Wednesday, November 27, 2013


Humor is man's greatest blessing. - Mark Twain

As in anything in life, levity makes our personal journey that much better.  Science has proved that “Laughter is the best medicine.”  Laughter reduces stress, pain and conflict while strengthening social bonds, ( according to Scientific American Mind).

Aging is a process.  How you feel about yourself affects how you experience your life’s journey.  How you feel about yourself also affects others.  Vast studies have been made confirming the connection between health, healing, positive thinking, and laughter.  From the laboratories at major universities to ancient wisdom and new thought thinkers, such as Ernest Holmes who created Religious Science, what you think is as important, (and in some cases more important), than what you do!

Is your glass half full or half empty?  How do you really perceive your world and those around you?

Isn’t there enough pressure in our world without adding more to it?  It seems to me that relishing in the moment, rejoicing in accomplishments, and viewing as much as possible with a humorous slant, can brighten the day. (I’ll certainly welcome a bouquet of happiness with open arms!  Won’t you?)

I know someone who turns her frowns upside down as soon as she catches herself feeling down.  She told me that as soon as she does that and forces a smile, that smile soon softens and becomes natural, her thoughts smooth over and her heart lightens.  And when she can laugh about it – just like that - everything that wasn’t “right” suddenly dissipates.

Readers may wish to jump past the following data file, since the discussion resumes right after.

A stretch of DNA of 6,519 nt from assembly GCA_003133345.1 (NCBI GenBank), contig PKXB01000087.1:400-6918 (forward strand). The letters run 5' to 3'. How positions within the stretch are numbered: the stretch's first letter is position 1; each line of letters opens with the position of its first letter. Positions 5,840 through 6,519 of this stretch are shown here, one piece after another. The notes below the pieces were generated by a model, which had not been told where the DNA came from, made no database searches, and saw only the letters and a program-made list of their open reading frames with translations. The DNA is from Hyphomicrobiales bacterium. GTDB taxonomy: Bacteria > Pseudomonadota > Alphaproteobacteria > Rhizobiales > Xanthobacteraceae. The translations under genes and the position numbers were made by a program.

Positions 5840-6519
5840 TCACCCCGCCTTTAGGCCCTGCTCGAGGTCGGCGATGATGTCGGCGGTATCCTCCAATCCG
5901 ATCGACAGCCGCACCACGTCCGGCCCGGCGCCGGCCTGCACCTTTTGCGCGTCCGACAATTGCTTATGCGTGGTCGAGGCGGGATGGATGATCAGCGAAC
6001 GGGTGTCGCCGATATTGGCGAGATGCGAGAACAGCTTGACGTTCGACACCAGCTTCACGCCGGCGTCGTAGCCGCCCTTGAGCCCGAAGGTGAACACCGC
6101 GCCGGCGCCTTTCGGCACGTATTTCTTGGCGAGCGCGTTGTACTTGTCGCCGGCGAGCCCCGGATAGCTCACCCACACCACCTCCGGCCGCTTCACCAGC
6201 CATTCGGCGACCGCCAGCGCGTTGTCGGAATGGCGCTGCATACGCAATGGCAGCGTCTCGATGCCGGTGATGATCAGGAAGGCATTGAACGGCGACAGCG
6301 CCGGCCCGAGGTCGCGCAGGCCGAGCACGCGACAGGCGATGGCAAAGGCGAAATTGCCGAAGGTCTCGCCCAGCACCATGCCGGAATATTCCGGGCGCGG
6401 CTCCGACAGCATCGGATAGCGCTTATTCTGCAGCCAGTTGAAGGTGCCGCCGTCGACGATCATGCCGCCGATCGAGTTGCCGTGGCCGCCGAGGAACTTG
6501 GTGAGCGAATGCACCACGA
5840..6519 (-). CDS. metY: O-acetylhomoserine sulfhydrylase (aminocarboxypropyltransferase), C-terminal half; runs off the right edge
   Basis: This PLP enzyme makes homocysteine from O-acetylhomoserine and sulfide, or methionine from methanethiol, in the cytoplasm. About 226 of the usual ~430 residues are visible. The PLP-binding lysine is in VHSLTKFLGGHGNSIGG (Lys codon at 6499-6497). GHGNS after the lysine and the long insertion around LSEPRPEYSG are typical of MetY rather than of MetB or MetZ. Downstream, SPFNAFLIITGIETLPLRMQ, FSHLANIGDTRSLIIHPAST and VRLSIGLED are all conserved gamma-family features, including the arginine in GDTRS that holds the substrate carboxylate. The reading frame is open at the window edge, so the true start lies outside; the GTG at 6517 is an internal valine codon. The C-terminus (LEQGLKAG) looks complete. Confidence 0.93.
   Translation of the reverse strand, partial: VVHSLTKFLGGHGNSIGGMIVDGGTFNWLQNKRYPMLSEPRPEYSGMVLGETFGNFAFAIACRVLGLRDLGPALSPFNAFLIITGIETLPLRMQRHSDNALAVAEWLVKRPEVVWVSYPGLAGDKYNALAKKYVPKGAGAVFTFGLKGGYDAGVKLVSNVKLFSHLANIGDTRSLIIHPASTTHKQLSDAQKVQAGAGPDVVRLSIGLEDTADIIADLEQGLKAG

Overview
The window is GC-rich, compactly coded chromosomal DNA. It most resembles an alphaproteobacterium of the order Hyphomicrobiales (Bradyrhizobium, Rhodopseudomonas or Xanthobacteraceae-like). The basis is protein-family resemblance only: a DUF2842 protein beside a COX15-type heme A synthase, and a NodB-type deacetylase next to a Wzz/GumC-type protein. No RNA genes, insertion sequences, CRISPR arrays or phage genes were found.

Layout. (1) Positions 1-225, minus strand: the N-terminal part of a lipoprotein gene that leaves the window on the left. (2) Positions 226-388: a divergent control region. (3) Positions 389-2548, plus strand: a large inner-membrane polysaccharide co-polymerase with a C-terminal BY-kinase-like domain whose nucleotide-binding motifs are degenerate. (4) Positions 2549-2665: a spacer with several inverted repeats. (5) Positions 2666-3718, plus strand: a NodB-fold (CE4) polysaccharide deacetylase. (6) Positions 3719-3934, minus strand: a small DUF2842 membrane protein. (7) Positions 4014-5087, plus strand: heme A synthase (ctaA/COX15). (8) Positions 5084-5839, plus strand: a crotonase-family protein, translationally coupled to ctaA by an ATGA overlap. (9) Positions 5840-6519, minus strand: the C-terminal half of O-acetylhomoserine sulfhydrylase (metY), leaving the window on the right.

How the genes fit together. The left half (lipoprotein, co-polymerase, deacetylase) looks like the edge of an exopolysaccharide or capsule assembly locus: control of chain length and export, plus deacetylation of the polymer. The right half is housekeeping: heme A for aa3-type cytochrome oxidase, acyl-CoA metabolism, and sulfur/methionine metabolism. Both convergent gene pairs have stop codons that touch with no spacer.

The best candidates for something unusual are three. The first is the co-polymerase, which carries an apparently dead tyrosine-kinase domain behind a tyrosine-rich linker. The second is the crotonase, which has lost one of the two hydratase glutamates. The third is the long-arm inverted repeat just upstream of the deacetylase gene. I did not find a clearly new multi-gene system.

We all encounter people who are funny.  If you over hear a comment that tickles your funny bone, remember and use it.  Then start to build on what you’ve learned. 

If you’ve never been the sharpest comic in the room, not to worry.  Believe-it-or-not, there’s a group just for you: "The Association for Applied and Therapeutic Humor."  Of course you can read quotes from such great humorists as Mark Twain or watch classic comedies, (I Love Lucy, Burns and Allen, etc.) on DVD, on-line, (YouTube, Hulu, Netflix, etc.), cable and Television.  Search for the top sitcoms in the U.S., in Britain and elsewhere.  (Check out your local library’s video section and find out what’s available for free.)  You can also attend theatre shows and join comedy workshops to up your humor.


Additional Reading:
Danny Murphy, Humor 101
Norman Cousins, Head First
Norman Cousins, Anatomy of an Illness